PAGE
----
Cheers!






Tuesday, November 8, 2011

Drink it the way you like it!

For what it's worth, I'm including myself in the term "Craft Beer Purist" so don't give me any crap about not caring about the yin and the yang of craft beer!

I have recently noticed that there is a major difference in attitude between craft beer and my other favorite libations!

Mainly... Craft Beer apparently doesn't play well with others!

As you all well know, I am a fan of the ancient drink of the gods. Mead is a favorite of mine, both to make and drink. Making it is much like stirring up a batch of Kool Aid, but I find it relaxing, rewarding and just plane fun.

Many of the bottles of mead in my cellar either have sachets of spice tied to the neck or recipes on the label instructing you on different ways to serve their nectar! Have you ever seen that on a beer bottle? I'll bet not! Brewers and Craft Beer people tend to advise serving in a specific glass at a specific temperature. No adventure, no flexability. Keep it the way the brewmaster intended it to be!

Rum, like mead, is from the gods... just... well, it's from the fat party god that wore Hawaiian shirts and could play the ukulele like a sombitch!

Rum plays well with others! Rum and Coke may have been the first proof you saw of that when you were what? 21 of course! None of us mixed Rum with Coke when we were 14!

Regardless of how old you were when you figured it out, Rum mixes with everything or nothing! I LOVE good rum "Neat"! My "Rum Nerd" friends tell me a few ice cubes and some lime or orange will really open up the flavor profile, and they are right. But sometimes I just want it the way it is!
But Craft Beer seems like "The way it is" is the only way it wants to be!

I understand that Craft Beer "Purists" want to experience their beer for what it is. There is something very zen like about getting to know your beer. The ins and outs of the malt, the hop profile, the way the body and aroma play such a huge role in the overall experience. I "Get" that! I really do! That is, in part, why I love to homebrew! When you make a beer from scratch, you know it like the back of your hand. But what is next?

For some, it is EXTREME! Extra malt, insane amounts of hops, alcohol levels approaching that of a cheap bottle of schnapps. Whatever you can find to mix it up and keep it interesting.

So, I say, Let's mix it up a bit with the beer!

I have a pale ale on tap right now that is really not very exciting! It's good. It doesn't have any major flaws, it's a bit too dark to be an honest "Pale" but hell... It's beer!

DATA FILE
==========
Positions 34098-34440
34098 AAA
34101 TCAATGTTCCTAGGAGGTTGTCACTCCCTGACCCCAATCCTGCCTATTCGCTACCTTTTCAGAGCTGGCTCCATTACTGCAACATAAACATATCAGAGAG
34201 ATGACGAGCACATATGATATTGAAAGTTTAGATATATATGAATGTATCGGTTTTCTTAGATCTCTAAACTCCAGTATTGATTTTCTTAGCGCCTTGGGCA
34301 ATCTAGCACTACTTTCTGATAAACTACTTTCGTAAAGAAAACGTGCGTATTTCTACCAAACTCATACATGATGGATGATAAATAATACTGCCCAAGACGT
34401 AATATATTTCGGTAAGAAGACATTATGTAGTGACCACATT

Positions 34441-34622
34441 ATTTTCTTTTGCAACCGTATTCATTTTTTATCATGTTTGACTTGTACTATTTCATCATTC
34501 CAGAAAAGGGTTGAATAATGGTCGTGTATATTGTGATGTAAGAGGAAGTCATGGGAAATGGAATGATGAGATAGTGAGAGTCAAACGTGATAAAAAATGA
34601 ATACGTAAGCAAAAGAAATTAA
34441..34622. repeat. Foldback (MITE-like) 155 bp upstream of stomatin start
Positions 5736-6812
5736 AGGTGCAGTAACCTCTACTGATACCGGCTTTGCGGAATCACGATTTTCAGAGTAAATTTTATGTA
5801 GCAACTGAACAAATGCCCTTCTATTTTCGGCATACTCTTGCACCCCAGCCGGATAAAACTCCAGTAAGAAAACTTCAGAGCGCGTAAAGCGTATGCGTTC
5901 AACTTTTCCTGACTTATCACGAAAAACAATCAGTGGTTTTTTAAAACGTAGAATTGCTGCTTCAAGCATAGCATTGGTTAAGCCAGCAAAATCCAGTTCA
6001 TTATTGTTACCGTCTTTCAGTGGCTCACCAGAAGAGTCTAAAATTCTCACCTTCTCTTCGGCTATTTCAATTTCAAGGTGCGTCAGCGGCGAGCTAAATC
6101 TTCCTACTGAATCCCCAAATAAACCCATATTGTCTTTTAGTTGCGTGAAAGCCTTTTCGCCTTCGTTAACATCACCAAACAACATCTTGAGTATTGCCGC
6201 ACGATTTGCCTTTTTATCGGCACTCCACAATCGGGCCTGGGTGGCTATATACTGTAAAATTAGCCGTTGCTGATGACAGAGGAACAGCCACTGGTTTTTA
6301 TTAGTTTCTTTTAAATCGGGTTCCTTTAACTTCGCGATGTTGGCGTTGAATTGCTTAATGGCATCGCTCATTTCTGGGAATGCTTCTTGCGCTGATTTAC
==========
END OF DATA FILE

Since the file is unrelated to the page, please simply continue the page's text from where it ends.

When I realized that I was severely limiting myself by my own "purist" standards, I decided to take a new twist on an old Red-Neck classic!

If you've never been to a drinking establishment with pitchers of tomato juice on the bar, you've never been to hillbilly country.

This is where I grew up, but I don't know where or why the idea started, I'm just glad it did. Just a little tomato juice dumped into your glass of BMC (Bud, Miller or Coors) makes it a bit more palatable.

Not to be outdone by the local glug and chug, I pulled out the bottle of Bloody Mary Mix and added some to my boring pale ale!

Guess What? IT'S GOOD!

Eventually I decided that a little Vodka added to the mix really evens out the flavor and texture issues, and a Fizzy Bloody Mary is enough to bring a smile to my face.

The mixing of beer into cocktails is certainly not new. In fact, there are a lot of good "Beer Cocktail" recipes out there, but I feel like the Craft Beer world has been missing out by isolating itself into pure and true drinking methods.

I can only imagine the wonderful concoctions that we would have if our nations best palates had been working on cocktails using the funky Saison or super citrus IPAs for all of these years. The malt character has long been a tradition on fish and fries when it comes in it's vinegar form, why not in a mixed drink?

I'm not the craftiest person, nor do I have the most educated palate in the beer biz. I do know what I like and don't like, and I'll be glad to share that opinion with you.

I know that I like drinking Craft Beer from the proper glass that I've hand washed and polished and ensured it the optimum temperature for that particular style of beer. I also know that I like Rum, Coffee, Tomato Juice, Rum, Vodka, Whiskey and any number of other adult type party starters along with Rum. What I don't like is having my flavors jammed into a little box like Chinese carryout and being told not to mix, match or intertwine the things that I like! Nor do I like being frowned upon by other Craft Beer Evangelists for doing so and encouraging other to do the same!

I say "Mix it up folks!"

~CHEERS!

The adventure never stops

The adventure never stops
with the Buck Reilly series